What renders it currently viable to utilize collected and sorted plastics in large-scale petrochemical plants is that an abundant volume of material is collected, meaning that the plants can ideally maintain the same output. These plants need about 1 to 2 million tons of sorted plastic waste each year to convert to equal the production levels they presently derive from oil and fossil gas.

Sweden's total amount of plastic waste in 2017 was about 1.6 million tons. Only about 8% of that was recycled into lower quality plastics.

Therefore, the scientists see a prospect to develop a circular use of plastic in society, as well as provide an option to replace the need for oil and fossil gas to create different high-quality plastics.

Circular use would help give used plastics a true value, and thus an economic impetus for collecting it anywhere on earth. In turn, this would help minimise release of plastic into nature, and create a market for collection of plastic that has already polluted the natural environment.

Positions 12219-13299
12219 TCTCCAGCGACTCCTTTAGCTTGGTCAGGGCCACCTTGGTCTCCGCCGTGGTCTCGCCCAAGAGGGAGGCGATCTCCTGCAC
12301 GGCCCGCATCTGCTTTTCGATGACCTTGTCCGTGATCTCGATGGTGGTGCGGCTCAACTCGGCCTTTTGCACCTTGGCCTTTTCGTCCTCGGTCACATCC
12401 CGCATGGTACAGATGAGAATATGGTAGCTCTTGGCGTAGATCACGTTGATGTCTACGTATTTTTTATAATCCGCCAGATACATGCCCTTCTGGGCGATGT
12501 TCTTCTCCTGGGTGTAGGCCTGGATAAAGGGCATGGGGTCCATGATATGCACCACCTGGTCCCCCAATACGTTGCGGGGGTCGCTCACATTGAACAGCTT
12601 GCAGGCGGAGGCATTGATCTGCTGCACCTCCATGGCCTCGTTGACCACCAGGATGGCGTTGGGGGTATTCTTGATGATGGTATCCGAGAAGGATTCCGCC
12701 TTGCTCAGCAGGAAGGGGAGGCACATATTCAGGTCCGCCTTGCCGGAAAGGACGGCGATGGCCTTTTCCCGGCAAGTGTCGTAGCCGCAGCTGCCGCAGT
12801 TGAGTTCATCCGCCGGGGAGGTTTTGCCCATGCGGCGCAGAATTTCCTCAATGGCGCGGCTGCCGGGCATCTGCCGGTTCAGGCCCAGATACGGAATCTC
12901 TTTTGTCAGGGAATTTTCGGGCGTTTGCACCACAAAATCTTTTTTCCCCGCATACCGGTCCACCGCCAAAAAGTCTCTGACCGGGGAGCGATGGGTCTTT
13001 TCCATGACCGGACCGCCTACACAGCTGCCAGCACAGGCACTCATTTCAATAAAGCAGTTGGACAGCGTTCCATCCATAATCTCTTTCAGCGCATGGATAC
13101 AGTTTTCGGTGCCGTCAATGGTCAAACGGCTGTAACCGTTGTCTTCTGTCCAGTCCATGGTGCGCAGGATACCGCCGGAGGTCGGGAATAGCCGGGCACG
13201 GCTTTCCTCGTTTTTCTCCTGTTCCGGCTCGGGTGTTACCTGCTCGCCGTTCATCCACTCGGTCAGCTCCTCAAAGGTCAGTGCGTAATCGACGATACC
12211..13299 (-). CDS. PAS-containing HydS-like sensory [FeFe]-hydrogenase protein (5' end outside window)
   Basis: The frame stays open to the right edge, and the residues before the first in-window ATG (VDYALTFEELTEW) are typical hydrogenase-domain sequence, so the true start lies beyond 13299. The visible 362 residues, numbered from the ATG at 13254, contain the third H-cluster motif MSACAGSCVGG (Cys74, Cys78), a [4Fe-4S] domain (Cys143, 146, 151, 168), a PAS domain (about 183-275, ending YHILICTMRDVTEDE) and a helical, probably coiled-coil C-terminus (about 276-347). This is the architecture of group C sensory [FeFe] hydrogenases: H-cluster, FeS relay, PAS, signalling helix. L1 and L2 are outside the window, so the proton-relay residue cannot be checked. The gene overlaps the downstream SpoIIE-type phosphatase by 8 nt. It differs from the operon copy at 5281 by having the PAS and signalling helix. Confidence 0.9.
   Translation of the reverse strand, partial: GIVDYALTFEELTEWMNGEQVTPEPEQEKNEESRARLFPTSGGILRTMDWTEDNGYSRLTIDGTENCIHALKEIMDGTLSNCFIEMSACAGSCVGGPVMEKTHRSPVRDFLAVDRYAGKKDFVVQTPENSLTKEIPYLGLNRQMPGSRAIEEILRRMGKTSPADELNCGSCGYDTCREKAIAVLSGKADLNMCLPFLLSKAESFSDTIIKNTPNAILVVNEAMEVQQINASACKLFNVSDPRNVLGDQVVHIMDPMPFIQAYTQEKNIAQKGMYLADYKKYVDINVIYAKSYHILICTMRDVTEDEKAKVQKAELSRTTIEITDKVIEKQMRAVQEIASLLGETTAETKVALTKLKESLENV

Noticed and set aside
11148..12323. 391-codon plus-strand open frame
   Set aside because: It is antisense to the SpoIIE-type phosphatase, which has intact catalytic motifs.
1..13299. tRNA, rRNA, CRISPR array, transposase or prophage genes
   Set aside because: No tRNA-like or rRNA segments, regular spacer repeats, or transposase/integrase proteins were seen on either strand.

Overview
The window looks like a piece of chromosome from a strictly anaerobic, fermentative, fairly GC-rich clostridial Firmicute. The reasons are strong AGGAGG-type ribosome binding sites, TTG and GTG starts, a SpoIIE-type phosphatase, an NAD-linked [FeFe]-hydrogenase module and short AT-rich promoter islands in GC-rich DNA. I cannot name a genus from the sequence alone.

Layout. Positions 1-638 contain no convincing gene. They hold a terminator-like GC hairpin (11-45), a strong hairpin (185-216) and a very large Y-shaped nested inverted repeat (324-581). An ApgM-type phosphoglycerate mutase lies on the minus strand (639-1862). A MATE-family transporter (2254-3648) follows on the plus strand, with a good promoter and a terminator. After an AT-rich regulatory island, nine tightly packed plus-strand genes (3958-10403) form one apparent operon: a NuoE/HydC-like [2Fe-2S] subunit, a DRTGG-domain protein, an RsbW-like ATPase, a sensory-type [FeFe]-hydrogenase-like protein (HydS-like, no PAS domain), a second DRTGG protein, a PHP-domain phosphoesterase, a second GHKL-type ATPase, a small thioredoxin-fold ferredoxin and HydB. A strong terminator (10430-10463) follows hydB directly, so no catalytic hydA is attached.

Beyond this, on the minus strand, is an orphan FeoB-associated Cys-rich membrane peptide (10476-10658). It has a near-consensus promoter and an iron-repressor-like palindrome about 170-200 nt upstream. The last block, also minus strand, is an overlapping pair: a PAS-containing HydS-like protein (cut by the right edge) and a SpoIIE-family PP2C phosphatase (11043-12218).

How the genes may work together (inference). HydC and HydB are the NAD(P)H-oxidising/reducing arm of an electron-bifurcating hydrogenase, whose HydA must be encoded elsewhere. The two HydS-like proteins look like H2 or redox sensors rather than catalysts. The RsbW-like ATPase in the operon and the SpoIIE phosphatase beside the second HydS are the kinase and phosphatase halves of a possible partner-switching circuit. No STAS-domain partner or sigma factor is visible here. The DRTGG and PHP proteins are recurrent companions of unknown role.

Henrik Thunman, Professor of Energy Technology, Chalmers University of Technology

End-of-life bio-based materials such as wood, paper, and clothes could also be employed as raw material in the chemical process. This would mean the team could slowly minimize the amount of fossil materials in plastic. Net negative emissions can be created, if carbon dioxide is also trapped in the process. The vision is to develop a sustainable, circular system for carbon-based materials.